Saturday, March 15, 2014

A Girl at Kay Timoun

I'll tell you about this girl, M, that I'm caring
for. The situation is so pathetic that to deal with her I
have to look at her with humor. It's not funny, it's sad, but you
know "gallow's laugh"--that's what this is. A little
background...shortly after I opened Kay Timoun I went out the back
door to find twin girl babies, almost naked, lying on the floor. My first
thought was "Oh no! somebody left me twins"...they were tiny, scrawny,
and 2 months old, I later found out. "Who left these babies here?" I
shouted, and found out that their mother would soon be back. Well, I
ended up feeding these babies for about a year. They grew into
healthy toddlers. The mother was and is still grateful for what I do
for them and brings a five gallon bucket of mountain water every day.
We still, by the way, are feeding the family. So...on to M.
One day, vacation time, I guess last summer, this girl shows up. She
is skinny, straggly, but as sweet as can be. She's hanging out and I
say she has to go. She doesn't, and mumbles something about her
mother. I ask the other kids, who is she...She is the sister of the
twins, just returned to her mother and had been a "restavec" (child
slave) with a family. She asks if she can stay. I couldn't understand
her but the kids told me. I said no, she couldn't stay. I thought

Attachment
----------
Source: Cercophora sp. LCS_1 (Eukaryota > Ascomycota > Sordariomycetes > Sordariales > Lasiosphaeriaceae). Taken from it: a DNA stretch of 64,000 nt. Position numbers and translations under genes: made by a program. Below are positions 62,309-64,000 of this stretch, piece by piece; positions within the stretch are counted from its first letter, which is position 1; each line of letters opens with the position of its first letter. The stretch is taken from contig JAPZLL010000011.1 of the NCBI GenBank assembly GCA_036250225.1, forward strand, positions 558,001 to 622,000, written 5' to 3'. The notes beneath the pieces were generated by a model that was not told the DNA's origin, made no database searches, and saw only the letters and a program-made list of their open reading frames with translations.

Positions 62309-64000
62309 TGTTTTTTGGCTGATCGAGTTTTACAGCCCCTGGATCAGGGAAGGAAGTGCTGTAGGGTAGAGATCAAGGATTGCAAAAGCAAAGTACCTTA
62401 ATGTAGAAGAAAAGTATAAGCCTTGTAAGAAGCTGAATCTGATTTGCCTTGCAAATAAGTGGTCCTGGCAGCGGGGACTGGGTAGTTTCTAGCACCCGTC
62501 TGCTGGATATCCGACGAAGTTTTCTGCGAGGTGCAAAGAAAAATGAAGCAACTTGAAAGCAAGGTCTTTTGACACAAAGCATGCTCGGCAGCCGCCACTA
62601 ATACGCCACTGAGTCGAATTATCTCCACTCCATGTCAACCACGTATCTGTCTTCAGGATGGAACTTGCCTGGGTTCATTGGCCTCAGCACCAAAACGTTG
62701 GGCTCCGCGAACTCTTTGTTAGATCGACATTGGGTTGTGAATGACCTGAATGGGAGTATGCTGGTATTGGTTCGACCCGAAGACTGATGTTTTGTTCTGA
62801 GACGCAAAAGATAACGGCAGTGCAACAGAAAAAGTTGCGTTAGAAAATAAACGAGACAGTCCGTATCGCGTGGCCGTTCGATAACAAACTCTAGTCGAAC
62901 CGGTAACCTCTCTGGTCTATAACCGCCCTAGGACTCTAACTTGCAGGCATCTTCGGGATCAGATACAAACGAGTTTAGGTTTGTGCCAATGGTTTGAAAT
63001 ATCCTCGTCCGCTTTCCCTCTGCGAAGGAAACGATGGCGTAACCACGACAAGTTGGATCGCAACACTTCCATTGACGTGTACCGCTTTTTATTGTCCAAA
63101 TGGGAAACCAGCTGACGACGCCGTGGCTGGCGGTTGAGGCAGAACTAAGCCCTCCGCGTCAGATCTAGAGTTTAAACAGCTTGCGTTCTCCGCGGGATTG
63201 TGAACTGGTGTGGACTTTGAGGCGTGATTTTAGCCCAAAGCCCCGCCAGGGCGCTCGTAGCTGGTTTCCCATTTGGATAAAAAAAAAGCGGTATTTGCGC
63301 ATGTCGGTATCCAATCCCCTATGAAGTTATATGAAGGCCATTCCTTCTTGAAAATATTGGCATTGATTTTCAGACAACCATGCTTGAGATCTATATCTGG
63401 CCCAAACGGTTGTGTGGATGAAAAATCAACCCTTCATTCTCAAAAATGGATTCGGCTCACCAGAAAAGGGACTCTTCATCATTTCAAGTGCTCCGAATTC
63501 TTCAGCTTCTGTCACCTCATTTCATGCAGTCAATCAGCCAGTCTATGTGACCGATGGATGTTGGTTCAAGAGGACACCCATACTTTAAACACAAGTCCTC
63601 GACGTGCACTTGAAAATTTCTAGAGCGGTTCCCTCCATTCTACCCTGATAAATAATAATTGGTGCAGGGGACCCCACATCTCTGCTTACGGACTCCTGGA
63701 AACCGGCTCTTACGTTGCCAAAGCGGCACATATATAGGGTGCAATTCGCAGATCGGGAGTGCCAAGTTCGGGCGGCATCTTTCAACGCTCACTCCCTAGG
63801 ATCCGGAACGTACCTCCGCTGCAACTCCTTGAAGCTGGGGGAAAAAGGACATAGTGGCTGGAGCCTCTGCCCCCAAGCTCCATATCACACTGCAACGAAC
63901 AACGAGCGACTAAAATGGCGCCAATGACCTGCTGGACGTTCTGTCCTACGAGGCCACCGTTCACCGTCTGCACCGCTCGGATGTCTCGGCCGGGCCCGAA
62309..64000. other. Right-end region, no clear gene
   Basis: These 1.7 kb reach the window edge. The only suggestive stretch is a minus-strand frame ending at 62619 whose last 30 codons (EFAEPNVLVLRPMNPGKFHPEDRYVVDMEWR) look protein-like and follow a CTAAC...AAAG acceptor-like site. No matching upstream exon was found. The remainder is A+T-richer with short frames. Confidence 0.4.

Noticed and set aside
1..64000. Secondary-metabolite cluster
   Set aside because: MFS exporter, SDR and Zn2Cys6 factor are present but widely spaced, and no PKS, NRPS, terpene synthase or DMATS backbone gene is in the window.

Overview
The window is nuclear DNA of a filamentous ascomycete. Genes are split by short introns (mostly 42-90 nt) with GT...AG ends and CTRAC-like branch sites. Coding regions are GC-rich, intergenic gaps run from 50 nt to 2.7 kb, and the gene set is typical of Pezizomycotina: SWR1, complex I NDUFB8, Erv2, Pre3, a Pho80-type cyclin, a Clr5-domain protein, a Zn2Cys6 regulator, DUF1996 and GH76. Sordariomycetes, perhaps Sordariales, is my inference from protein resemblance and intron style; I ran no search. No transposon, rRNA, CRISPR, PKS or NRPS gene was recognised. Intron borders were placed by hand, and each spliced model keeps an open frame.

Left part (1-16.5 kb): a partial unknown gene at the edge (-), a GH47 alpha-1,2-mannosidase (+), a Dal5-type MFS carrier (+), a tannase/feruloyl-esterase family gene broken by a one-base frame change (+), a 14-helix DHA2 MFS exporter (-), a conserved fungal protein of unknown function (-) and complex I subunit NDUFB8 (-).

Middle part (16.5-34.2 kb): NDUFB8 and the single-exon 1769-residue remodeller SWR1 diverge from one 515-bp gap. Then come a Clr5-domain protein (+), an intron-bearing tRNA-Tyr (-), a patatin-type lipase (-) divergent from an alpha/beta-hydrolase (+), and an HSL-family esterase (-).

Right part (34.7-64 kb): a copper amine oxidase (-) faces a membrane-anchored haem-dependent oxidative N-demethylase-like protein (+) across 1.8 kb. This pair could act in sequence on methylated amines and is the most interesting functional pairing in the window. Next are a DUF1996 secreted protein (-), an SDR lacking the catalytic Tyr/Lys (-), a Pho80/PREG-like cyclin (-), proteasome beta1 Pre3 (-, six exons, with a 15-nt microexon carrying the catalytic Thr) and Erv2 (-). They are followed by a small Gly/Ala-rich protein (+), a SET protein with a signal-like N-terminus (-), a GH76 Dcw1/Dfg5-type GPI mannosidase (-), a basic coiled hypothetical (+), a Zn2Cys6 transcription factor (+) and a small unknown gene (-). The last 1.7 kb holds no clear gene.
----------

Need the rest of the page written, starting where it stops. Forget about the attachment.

she would cry, so I said she could come in the daytime and eat here
and go home at night. As time went on, I wanted to get to know her
better...she didn't know how old she was but thought she was 12. Her
mother didn't know and didn't have any identification for her. She
said she had been to school, the first grade, but didn't pass. In the
meantime, she doesn't have clothes, shoes, nothing...I provided. So,
after about a month and school is ready to begin, I think that
M should go to school so I ask Mom for her papers to prove that
she is a "person" and can enroll in school. No papers. My house
mother, Cawol, knew what to do and arranged for a person to come here,
paid his bribe, and got identification so M could begin first
grade at the government school. Then one day at church, she went
forward at birthday time and said she was 14!

So, she is in first grade, 14 years old! She cannot read the most
simple words. She has been working on "li li, le, le, lo, lo, ma, ma,
mo, mo, pa, pa," since school began.  She carries her torn book with
her, points to these small words and guesses what they are. She
doesn't have a clue. I work with her every day and she just cannot
get it! Writing is something else...I have her writing "lo, li, etc."
and she tries really hard but has no grasp of what to do. Trying to
teach her to write her name is exhausting! She is so sweet, and tries
so hard! I met with the teacher and administrator...he said that he
thinks there is something wrong with her brain...I do too! And this
part isn't funny at all. Her mother is pregnant again and totally
undernourished. I give her prenatal vitamins every week. I'm sure
that the mother was so malnourished when she was pregnant with
M that the brain didn't develop and then add that the baby, if
anything like her twin sisters, didn't get nourishment.

So, M's story is tragic...I'm teaching her basics about life in
general..."blow your nose!" She is the first one to chip in with the
cleaning, a throw back to her life as a restavec.